whereby *π*_{S} denotes the response rate in the standard-of-care arm, *π*_{E} denotes the response rate in the experimental treatment arm, *T* ∈ 1, 2, …, *N* denotes the analysis time point, subscript *k* denotes the endpoint (*k* ∈ {1, …, *K*}) and subscripts *l* and *m* denote the possibility to have multiple decision rules at any given point in time. At interim (*T* ∈ {1, 2, ..*N* − 1}), if neither a decision for early efficacy or futility is made, the cohort continues unchanged. At final (*T* = *N*), if the efficacy boundaries are not met, the cohort automatically stops for futility. The initial letters E or F in the superscript of the thresholds *δ* and *γ* indicate if this boundary is used to stop for efficacy (G) or futility (F). Choosing, for example, corresponds to not allowing early stopping for efficacy for endpoint *k* at interim 1. If at any point in time both stopping for early efficacy and futility is allowed, parameters need to be chosen carefully such that GO and STOP and decisions are not simultaneously possible. Please note that the requirements in Eq 3 refer to the evidence needed to declare efficacy or futility of a single endpoint, i.e. while we might have multiple efficacy requirements which need to be simultaneously fulfilled to declare a single endpoint efficacious, we advance the treatment if it is found to be efficacious in either of the two endpoints (analogously for futility decisions).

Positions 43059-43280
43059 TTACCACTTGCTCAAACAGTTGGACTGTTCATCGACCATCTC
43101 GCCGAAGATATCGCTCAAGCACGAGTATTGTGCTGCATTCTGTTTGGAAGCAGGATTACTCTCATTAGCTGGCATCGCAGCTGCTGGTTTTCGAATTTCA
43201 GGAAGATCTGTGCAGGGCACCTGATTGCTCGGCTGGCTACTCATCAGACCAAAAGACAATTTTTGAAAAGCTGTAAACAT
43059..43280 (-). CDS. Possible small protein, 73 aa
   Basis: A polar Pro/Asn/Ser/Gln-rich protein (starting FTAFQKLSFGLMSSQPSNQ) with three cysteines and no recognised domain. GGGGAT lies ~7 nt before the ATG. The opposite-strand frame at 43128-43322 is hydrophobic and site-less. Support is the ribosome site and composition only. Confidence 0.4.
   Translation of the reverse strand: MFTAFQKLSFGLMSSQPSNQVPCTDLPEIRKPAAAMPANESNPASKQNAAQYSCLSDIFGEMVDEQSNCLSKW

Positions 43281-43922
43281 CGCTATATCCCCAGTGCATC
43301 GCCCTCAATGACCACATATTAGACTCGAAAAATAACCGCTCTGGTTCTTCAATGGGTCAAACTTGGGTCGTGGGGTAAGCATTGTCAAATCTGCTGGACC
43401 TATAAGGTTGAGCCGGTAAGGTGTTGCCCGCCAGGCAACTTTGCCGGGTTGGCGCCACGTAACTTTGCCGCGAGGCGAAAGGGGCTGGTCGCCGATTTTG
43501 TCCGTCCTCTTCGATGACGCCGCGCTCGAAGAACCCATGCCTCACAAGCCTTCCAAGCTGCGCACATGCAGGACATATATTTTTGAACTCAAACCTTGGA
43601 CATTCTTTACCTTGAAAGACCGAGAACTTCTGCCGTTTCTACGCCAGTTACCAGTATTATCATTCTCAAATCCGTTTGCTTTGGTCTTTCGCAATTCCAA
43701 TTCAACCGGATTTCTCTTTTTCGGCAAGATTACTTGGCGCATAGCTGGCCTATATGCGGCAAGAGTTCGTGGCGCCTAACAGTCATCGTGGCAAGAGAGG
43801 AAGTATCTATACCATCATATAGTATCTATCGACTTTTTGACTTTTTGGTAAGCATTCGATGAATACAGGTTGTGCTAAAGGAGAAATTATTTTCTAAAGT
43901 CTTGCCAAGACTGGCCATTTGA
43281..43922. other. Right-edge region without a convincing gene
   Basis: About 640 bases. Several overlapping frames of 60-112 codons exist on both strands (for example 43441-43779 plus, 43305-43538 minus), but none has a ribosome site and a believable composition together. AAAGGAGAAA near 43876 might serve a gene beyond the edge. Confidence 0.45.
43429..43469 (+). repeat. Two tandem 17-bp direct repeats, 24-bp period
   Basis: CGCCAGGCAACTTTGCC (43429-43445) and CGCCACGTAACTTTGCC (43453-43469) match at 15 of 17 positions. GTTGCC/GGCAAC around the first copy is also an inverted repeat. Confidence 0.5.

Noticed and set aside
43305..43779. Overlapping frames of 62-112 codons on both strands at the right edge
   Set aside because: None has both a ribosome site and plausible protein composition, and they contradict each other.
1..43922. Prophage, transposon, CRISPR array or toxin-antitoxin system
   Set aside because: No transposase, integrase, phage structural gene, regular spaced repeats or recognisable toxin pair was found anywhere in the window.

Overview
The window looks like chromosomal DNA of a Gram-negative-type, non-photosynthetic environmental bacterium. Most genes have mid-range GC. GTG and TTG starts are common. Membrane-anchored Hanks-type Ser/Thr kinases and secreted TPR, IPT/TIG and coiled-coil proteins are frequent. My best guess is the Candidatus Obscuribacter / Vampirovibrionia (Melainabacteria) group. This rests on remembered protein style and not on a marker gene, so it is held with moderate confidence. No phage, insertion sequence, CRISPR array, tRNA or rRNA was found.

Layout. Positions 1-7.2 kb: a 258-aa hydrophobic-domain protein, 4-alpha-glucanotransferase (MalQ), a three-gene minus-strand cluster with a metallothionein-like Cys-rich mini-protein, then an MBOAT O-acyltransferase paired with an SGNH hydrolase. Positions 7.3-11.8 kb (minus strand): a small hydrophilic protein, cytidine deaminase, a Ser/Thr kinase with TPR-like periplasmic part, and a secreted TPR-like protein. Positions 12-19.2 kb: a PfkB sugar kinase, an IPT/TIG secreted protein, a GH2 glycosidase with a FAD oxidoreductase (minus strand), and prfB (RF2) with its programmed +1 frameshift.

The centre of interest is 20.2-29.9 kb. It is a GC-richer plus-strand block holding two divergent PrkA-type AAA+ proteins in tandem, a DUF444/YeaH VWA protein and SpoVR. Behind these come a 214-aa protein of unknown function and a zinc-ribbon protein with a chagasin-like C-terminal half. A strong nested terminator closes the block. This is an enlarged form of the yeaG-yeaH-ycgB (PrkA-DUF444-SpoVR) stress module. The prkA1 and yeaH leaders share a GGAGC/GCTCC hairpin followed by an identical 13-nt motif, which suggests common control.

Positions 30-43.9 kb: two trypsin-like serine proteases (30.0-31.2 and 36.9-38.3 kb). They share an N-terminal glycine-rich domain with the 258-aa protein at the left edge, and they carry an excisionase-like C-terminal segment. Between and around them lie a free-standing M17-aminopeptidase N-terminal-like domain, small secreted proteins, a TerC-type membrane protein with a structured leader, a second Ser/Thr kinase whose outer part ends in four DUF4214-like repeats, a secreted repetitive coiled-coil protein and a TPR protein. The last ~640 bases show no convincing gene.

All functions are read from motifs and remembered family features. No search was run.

In order to achieve the multi-level decision rules described in Table 2 and generalized in Eq 3, we set the following parameters for efficacy (*l* = 3) and futility (*m* = 1):

#### 5.1.3 Visualization of Bayesian decision making based on Beta posteriors.

The properties of Bayesian decision making using posterior probabilities as described in more detail in section 2.2 is highlighted in Fig 8.